Love and Attraction









What is it? Is it that chemical wash of neurotransmitters you feel when you’re attracted to someone? Is it that fluffy feeling one gets when they think of their significant other, or butterflies in the stomach? How about that feeling like something is missing when they are not around? The feeling that you are perfect for each other and will live happily ever after?

No. Love is not a fairy tale. Plain and simple. Love is commitment. Love is a decision. When you love someone, you want to be a better you. It is deciding to treat your partner with love despite not liking him/her that day. It is how you handle conflict in relationship. There will definitely be conflict. Love is the relationship that remains after the rose colored glasses come off and your best friend is standing there, flaws and all.    

You see him/her, eyes meet and fireworks go off. This is attraction. It is caused by mirror neurons, a brain/sight function. It is not an indication that you are “perfect for each other.”

So many people I meet in therapy have this notion that a whirlwind romance is the ultimate success, the Stanley Cup of relationships. For the most part, it is not. It is fraught with red flags, right from the beginning that are pushed aside and excuses are made for negative behaviors, while intuition is telling you to pay attention. Sometimes, those red flags are warning you of serious problems or abuse to come.

Society is so consumed with instant gratification. that we are not willing to wait for the real thing. People jump ahead into very intimate emotional and physical relationships with people they barely know. This can be a serious problem on many levels. For instance, respect and trust are often affected, causing problems down the line. Also, when emotional intimacy happens too soon, this person knows an awful lot about you that can be used painfully if the relationship ends. Am I saying real love and good relationships don’t exist today? Definitely not.
So, how can I build a lasting love relationship?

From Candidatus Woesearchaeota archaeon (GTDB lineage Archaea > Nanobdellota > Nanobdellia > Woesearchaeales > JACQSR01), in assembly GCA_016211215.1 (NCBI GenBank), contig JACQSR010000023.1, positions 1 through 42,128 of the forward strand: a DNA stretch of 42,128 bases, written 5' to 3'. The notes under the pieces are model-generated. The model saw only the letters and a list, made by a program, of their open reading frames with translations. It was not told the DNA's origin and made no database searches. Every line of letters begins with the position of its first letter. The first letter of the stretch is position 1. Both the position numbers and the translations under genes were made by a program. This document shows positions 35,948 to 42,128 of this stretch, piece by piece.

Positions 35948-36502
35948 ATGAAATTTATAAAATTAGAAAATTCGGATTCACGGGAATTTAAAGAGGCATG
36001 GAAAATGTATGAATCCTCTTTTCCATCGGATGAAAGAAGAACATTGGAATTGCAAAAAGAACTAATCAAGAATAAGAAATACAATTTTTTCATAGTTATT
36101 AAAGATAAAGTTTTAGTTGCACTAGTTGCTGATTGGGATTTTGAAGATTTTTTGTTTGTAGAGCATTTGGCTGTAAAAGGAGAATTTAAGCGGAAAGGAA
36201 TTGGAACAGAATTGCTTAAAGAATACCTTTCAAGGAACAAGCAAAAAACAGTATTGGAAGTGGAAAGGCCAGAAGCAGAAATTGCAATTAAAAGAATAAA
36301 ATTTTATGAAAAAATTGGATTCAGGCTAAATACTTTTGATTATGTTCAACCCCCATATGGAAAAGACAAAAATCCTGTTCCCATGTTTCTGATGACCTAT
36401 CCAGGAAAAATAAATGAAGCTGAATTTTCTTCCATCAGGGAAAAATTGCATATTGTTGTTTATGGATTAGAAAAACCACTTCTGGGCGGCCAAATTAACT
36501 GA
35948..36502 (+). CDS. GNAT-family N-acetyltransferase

Listen to yourself, your self talk, your “gut feelings.”
Give time for a real relationship to grow. Studies show that whirlwind romances are more likely to be abusive ones, so look for the red flags. Does your partner “love you” feel you are their “soul mate” and/or want to get married/move in together, in the first 6 months? Does your partner seem to feel the need to keep tabs on you or isolate you from friends and family? Probably should reexamine this relationship.

People manipulate when they first meet, to some degree it is natural. We put our best foot forward because we want the other person to like us before they see our perceived negatives. However, the type of manipulation that precedes unhealthy relationships goes beyond that. We don’t even usually see the other person in all of their uniqueness until around 2 years, in relationship together. If you’re still thinking this person is worthy of a lifetime relationship with you after a year and half or 2, a marriage is more likely to work out.

Good questions to ask yourself:
Do we have common values and interests?
Do you have similar religious views? Believe it or not, this causes more problems than people realize. Will you attend services together? How will you raise children together within your belief system?

Do your family/parents like him/her? Parents have life experience that you do not yet have. Parents and other family members are also seeing from a different vantage point. They may have some valuable insights.

Many children have not yet learned to squelch their inner voice. They are sometimes blunt, but honest. If your kids or family’s kids don’t like your partner, there may be a reason. Give it some thought. Don’t be too quick to pass it off as jealousy or the child’s problem. 

Do you have similar parenting styles? Can you accept and live with the differences while supporting your partner? Parenting squabbles cause wreak havoc on a relationship.
 Is the relationship built on sex and/or desire or friendship? What will we have when we are old and the hormones are waning? How about, can I see us together as an old couple?
Do you treat and talk to each other with respect? Does he/she value your input and future goals/plans? Do you value your partner’s? Do you have respect for each other? What are your biases? Are they compatible?

Do you know what your own deal breakers are? Do you know what your partner’s deal breakers are?

You must know and love yourself before you can love someone else. Know who you are on your own before committing to another. Know your boundaries and let them be known and maintained, right from the start. Ask about your partner’s boundaries and do your best to respect them.

We’ll talk about love after marriage another day. For now, build your friendship together so you have a good foundation to build on. Trust is necessary for love and is earned with a long track record.

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